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Baroque Art: Protestant Vs. Catholic

This print version free essay Baroque Art: Protestant Vs. Catholic.

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Autor: reviewessays 14 February 2011

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Baroque: Protestant vs. Catholic

Before the purity of Neoclassicism, even before the carefree artists of the Rococo era, there was the dramatic and emotive Baroque. The term "baroque" is said to have been derived from the Portuguese word for an irregular pearl, and is certainly an adequate description. In the wake of what has become known as the Protest Reformation, the Catholic Church held the infamous Council of Trent. This eighteen year deliberation addressed several aspects of Catholicism under scrutiny and led to the requirements that new art depicting religious notions should reach the illiterate masses. Up until this point most religious forms of art were designated for the highly educated and sophisticated. This led to the dramatic artistic representations that arose during the Baroque period, roughly 1600 through 1750. Unlike the Renaissance with its strict order and cemetery, Baroque art is emotional and dynamic. Evidence of this non-traditional tendency can be seen in the period known as Mannerist directly preceding the Baroque. The style of Mannerism is noted by its "spatial complexity [and] artificiality" and developed a new "intense" form of visual art (Fiero, 2002, ch.20).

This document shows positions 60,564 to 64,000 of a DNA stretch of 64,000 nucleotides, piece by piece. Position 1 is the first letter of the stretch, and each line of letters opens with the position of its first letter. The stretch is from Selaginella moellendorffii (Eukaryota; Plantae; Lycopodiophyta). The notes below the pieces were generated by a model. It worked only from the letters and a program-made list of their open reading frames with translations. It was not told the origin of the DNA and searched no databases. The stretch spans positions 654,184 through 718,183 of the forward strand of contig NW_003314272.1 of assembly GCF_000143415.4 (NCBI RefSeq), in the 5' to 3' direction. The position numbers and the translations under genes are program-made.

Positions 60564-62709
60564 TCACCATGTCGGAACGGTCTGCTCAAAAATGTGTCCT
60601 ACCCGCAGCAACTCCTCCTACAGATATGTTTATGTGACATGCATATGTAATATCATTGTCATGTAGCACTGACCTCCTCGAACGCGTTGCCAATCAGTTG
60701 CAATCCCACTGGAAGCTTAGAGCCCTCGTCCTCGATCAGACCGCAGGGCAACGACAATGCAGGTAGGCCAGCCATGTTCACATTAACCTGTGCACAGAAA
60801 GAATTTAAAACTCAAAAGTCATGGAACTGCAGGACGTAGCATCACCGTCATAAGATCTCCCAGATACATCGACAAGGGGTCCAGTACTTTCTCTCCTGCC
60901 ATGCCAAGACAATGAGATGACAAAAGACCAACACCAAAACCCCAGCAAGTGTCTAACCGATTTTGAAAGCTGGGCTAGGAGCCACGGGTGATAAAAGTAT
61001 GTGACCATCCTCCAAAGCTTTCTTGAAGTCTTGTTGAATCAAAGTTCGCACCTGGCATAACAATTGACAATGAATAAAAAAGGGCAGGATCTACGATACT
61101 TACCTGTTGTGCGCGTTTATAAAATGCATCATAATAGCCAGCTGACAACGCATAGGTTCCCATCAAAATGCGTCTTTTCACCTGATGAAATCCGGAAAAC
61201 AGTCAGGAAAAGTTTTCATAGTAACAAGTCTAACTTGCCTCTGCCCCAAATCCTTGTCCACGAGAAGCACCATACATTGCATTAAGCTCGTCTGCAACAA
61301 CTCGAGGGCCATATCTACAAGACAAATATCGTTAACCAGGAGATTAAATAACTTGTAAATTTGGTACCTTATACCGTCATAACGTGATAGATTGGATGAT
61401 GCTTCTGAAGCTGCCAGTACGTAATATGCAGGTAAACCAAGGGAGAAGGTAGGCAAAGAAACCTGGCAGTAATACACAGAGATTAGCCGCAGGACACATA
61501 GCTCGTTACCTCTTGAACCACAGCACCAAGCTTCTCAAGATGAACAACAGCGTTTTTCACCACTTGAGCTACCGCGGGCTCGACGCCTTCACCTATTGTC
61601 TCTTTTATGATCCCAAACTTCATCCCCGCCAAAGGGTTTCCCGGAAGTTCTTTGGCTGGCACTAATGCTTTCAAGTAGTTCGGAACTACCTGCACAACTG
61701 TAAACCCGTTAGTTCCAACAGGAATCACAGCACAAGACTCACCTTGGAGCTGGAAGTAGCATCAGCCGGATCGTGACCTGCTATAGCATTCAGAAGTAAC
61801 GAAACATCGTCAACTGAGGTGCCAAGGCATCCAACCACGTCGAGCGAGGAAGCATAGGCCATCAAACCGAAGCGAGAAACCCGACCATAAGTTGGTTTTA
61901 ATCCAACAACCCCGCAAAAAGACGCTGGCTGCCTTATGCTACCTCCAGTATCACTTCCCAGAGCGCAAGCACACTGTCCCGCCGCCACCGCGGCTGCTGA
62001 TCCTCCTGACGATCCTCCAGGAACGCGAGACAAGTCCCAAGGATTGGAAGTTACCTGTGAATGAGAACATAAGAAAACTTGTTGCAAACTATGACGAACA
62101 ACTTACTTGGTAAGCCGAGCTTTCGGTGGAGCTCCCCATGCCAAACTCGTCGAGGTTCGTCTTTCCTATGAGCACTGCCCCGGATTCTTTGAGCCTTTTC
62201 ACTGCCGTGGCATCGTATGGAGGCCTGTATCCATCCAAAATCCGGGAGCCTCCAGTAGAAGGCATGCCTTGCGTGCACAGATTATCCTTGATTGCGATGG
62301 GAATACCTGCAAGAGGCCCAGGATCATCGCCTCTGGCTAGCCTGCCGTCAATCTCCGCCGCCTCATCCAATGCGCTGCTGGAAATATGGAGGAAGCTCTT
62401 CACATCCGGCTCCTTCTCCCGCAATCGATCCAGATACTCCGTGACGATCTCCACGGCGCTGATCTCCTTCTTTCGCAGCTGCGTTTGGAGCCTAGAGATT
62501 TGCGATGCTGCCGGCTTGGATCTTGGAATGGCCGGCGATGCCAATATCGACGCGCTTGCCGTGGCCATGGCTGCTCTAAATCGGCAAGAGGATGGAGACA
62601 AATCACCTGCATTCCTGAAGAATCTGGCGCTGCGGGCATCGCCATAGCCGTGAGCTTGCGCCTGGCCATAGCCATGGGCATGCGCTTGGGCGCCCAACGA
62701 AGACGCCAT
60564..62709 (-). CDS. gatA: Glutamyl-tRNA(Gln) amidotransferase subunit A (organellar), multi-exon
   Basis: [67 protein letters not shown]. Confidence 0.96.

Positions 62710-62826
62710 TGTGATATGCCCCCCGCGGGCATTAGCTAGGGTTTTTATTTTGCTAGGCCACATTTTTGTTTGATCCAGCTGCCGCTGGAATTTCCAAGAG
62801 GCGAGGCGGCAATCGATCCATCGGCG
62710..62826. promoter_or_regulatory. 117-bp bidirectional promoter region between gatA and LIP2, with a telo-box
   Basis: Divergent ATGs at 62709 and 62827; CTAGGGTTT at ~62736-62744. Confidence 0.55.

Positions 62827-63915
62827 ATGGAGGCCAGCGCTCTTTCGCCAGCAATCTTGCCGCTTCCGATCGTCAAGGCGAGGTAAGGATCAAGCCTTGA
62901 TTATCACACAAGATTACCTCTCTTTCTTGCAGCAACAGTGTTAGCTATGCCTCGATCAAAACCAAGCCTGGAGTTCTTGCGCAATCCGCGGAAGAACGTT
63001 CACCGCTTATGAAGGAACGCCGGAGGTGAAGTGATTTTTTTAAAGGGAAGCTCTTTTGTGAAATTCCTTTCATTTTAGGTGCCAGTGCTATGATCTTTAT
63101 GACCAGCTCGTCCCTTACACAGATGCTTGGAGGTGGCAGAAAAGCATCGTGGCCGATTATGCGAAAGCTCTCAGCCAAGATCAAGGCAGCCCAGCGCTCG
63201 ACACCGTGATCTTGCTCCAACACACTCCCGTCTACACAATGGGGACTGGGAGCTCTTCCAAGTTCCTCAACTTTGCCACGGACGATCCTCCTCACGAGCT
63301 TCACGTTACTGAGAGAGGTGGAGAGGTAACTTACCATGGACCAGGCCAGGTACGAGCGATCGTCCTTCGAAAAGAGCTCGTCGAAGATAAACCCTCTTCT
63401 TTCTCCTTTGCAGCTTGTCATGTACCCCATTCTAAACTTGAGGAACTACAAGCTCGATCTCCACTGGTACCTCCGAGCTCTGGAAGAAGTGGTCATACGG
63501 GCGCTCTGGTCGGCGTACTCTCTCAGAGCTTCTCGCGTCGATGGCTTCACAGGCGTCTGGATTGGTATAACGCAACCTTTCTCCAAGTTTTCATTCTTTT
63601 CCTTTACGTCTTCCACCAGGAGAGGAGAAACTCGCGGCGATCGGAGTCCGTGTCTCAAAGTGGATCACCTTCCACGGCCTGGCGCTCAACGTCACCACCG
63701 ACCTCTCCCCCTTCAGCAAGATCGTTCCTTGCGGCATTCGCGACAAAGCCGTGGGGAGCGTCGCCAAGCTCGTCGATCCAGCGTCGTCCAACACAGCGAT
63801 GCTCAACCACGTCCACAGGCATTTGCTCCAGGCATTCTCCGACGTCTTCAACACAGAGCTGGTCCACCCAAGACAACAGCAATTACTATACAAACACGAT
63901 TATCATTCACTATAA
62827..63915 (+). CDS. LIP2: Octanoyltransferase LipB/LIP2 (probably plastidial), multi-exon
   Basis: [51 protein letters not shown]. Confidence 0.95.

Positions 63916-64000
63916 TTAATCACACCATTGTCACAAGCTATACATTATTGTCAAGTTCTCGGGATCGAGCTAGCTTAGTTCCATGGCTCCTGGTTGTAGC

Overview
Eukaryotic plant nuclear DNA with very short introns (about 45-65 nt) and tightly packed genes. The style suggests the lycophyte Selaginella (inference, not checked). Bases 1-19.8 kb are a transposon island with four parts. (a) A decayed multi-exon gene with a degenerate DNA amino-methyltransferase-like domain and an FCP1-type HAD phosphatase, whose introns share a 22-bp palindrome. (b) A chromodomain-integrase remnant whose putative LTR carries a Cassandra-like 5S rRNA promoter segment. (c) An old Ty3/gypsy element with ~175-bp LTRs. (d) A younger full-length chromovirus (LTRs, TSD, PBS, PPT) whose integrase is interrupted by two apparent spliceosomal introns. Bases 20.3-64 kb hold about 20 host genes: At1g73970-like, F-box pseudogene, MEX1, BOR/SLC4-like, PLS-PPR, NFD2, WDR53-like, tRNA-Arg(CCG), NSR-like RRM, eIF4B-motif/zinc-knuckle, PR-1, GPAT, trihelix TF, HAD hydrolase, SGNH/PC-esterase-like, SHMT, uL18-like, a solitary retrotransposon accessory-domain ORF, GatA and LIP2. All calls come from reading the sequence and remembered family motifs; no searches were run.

This new visually intense form of expression took on very different characteristics in different regions of Europe, largely in part due to the topics covered at the Council of Trent. In Northern Europe and largely in the Netherlands, the Baroque movement took on a significantly non-secular undertone. This is a result of the predominance of the Protestant faith in this region. The advances in techniques are still noticeable in different examples of the Baroque era from Protestant artists, however due to the nature of the Protestant practice the messages are drastically different. Contrary to Catholics of the time, who worshiped in lavish sanctuaries with elaborate services for mass; Protestants experienced their faith internally. This meant that they enjoyed simple churches and took their religious messages from the bible itself, instead of the imposing Catholic Church. This can be seen in examples of Protestant Baroque artists of the time such as Van Dyck and Rembrandt.

One of the more famous artists of the time, Rembrandt, created many paintings as well as etchings and wood carvings. One of his paintings known as Monk Reading (Fig. 1)demonstrates the stanch influence of Protestant principles. In Monk Reading the solitary monk is seen reading alone almost concealed by his cowl. This inwardly transfixed individual is brought to the foreground in traditional baroque style by being placed on a dark background. The Monk's gaze is thoughtfully on the pages in his hand which shed the only luminescence in the painting. Unlike many Baroque paintings, depicting extreme emotional circumstances such as murder or other foul acts, this Monk appears to be contently in deep thought while studying the text in his hand. He seems relaxed and reverent which is contrary to most examples of Catholic Baroque art and indeed many examples of Protestant art.